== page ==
In my previous blog, I addressed text-dependent analysis (TDA) questions and how they require analytical reading before a student can put their thoughts in writing. We explored the idea that in order for a student’s writing to fully answer a TDA question, we as educators must place an emphasis on both reading and writing skills.
Now we must consider how to match our instruction to the SC READY assessment and help students think more deeply about analyzing what they have read in order to write thoughtful essays. We need to explore a question: What kinds of instructional strategies can we use to meet the needs of students who are analyzing texts and writing about reading?
Text-dependent analysis questions generally call upon students to employ close-reading strategies. The term close reading, while popular in discussions about how to help students read in a more analytical manner, can be confusing to both teachers and students if what is being asked is unclear. If there is no intent, no authentic purpose, to what we are asking students to do in the classroom, it might not make sense to us as educators, nor to our students. This is why I prefer thinking about close reading in a more purposeful way as intentional annotation.
When teaching our students about intentional annotation, we should begin by showing its practical applications in our own lives as teacher-learners. By showing examples of when I have needed to annotate for a purpose—such as books I annotated as a learner in my graduate classes, or passages I read for my professional learning community (PLC)—I can show students this is not an assessment-only application or activity. We need to show how intentional annotations are more than something we do to practice for a state assessment; we need to show the authenticity of the act. Kids won’t be engaged in something if they cannot see its intrinsic value.
If we make intentional annotation a regular part of our classroom experience, the when, why, and what of our reading need to align: when the students are reading, they need to know why they are reading and what they are going to do with what they’ve read after they finish. The text and the reader’s need to comprehend the text should determine which strategies are utilized. Instead of “doing” close reading just because it’s a requested classroom task, the students are annotating intentionally because it is going to be helpful to them as independent readers. I want my students to be able to understand and learn from a text while they read and to understand the usefulness of annotation. After reading, they will explore the related task using their intentional annotations. Is that task an in-depth conversation with a partner? A piece of writing that communicates their thoughts about what they’ve read? What are they going to do with the reading once they’ve finished with their intentional annotations?
Students should let their purpose for reading a text dictate what they do while they’re reading it. Teachers need to set the purpose for reading the text they have chosen before the students begin to read. We can think of these purposes within two broad categories: learning the content and responding to a specific text-dependent prompt.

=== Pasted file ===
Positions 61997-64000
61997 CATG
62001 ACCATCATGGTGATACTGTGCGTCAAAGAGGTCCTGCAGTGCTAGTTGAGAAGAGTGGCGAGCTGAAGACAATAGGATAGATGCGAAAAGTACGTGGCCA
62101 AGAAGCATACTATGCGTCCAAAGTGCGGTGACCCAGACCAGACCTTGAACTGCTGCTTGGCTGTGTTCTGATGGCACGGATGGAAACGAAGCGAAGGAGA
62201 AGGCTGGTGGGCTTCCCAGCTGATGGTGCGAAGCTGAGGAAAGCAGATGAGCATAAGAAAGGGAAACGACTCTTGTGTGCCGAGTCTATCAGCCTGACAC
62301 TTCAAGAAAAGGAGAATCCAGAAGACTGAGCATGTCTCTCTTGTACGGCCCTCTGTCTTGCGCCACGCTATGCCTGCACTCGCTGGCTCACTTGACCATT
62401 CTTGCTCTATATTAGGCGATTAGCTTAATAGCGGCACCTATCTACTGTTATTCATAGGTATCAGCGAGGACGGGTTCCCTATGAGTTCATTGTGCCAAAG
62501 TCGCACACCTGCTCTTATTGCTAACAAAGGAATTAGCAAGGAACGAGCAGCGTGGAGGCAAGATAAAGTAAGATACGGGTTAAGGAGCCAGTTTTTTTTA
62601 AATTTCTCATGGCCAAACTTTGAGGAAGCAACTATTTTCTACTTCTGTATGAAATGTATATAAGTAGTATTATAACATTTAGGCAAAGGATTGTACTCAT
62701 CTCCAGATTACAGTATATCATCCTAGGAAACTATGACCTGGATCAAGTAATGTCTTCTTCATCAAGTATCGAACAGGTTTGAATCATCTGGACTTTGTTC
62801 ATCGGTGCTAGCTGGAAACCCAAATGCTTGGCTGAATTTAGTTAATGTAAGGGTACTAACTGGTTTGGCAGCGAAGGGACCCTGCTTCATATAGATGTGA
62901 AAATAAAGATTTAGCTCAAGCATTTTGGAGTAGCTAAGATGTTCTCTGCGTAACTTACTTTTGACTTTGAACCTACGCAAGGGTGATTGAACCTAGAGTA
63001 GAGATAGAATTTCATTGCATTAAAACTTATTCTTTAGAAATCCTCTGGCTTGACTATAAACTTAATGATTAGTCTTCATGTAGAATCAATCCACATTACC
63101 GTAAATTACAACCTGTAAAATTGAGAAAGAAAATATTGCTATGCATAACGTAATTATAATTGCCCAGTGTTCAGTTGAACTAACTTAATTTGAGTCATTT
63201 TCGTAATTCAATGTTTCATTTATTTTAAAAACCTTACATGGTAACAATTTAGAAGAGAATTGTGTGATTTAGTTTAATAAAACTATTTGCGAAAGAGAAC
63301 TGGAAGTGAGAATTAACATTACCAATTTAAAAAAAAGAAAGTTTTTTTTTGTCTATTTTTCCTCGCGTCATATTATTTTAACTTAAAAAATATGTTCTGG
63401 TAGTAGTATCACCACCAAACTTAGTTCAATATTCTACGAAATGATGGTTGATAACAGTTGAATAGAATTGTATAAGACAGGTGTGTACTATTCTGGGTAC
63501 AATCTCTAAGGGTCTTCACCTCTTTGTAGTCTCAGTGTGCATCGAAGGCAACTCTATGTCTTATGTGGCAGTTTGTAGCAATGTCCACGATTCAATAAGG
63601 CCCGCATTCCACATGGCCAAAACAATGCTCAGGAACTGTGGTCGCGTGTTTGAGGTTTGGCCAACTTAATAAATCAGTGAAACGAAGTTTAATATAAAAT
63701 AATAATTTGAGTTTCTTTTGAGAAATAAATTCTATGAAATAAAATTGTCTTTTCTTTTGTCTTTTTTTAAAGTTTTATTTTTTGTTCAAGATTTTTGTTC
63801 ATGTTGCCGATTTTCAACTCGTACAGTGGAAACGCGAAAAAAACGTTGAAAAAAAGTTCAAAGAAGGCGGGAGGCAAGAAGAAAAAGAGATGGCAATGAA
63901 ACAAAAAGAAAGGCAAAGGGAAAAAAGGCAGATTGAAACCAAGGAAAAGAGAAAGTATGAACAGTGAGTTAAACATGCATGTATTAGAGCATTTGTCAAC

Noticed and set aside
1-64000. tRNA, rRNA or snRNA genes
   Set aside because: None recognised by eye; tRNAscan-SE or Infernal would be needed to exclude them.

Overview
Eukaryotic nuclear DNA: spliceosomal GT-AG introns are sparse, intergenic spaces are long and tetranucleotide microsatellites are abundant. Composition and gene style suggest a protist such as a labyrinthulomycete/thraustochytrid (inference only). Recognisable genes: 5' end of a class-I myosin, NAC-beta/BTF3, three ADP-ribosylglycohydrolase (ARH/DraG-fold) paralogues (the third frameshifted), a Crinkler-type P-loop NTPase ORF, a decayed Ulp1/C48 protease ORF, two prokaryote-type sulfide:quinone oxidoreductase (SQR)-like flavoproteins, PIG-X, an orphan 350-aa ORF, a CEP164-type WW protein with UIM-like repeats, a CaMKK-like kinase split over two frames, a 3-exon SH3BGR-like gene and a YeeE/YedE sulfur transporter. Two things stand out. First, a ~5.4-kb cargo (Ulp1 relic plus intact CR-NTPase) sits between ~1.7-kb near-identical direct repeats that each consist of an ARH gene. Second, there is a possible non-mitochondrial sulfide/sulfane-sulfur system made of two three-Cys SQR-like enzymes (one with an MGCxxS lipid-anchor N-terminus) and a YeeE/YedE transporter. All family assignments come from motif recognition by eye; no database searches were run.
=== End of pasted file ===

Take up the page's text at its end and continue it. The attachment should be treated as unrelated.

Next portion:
Both of these categories lend themselves to certain kinds of annotations. If the purpose is to learn the content, annotations could include summaries, paraphrases, or thoughts that connect the content of the text to other content that was learned previously. If the purpose is to respond to a specific prompt, students should intentionally annotate toward that prompt.
Before we can ask students to make an argument, we must first teach them how to make argumentative annotations, and before we can ask them to analyze, we must teach them how to make analytical annotations. To keep the purpose authentic, we have to address the why with our students: How is this kind of annotation going to benefit them in their lives? To make the task real, I might show them a news article I need to read analytically or a book chapter I need to read with an argumentative stance in order to present an argument to my small group in my PLC.
When reflecting on what adults do after we read, I found myself thinking of the variety of activities students can engage in after the reading and intentional annotations are finished. Certainly they can write their response to the text in a journal or paper format. They can also create, post, and reply to others’ BookSnaps, a digital form of annotation and response created by Tara Martin. While it is important for students to be able to respond to a text in writing, it can be equally valuable to ask them to respond orally in small-group or partner discussions. Sometimes it is even better for students to rehearse their responses or reactions to a text aloud before they write about them. Sterling Simmons, a fifth-grade teacher in South Carolina, replied to the first blog in this series and shared his idea of creating the space for students to talk about reading in his classroom:
That is powerful. We should give time and space to honor talking about reading and to practice the strategy of rehearsing something before writing. One digital tool that teachers can utilize for this is Flipgrid, an online video-discussion platform where students can record short videos about what they read and reply to one another’s recordings.
Here are the three most important things to remember about intentional annotation:
The next blog in this series on writing about reading will tackle the specific purposes of learning the content and responding to a text-dependent prompt and how we teach intentional annotation towards each of these purposes.
Click here to download a Being a Writer sample lesson.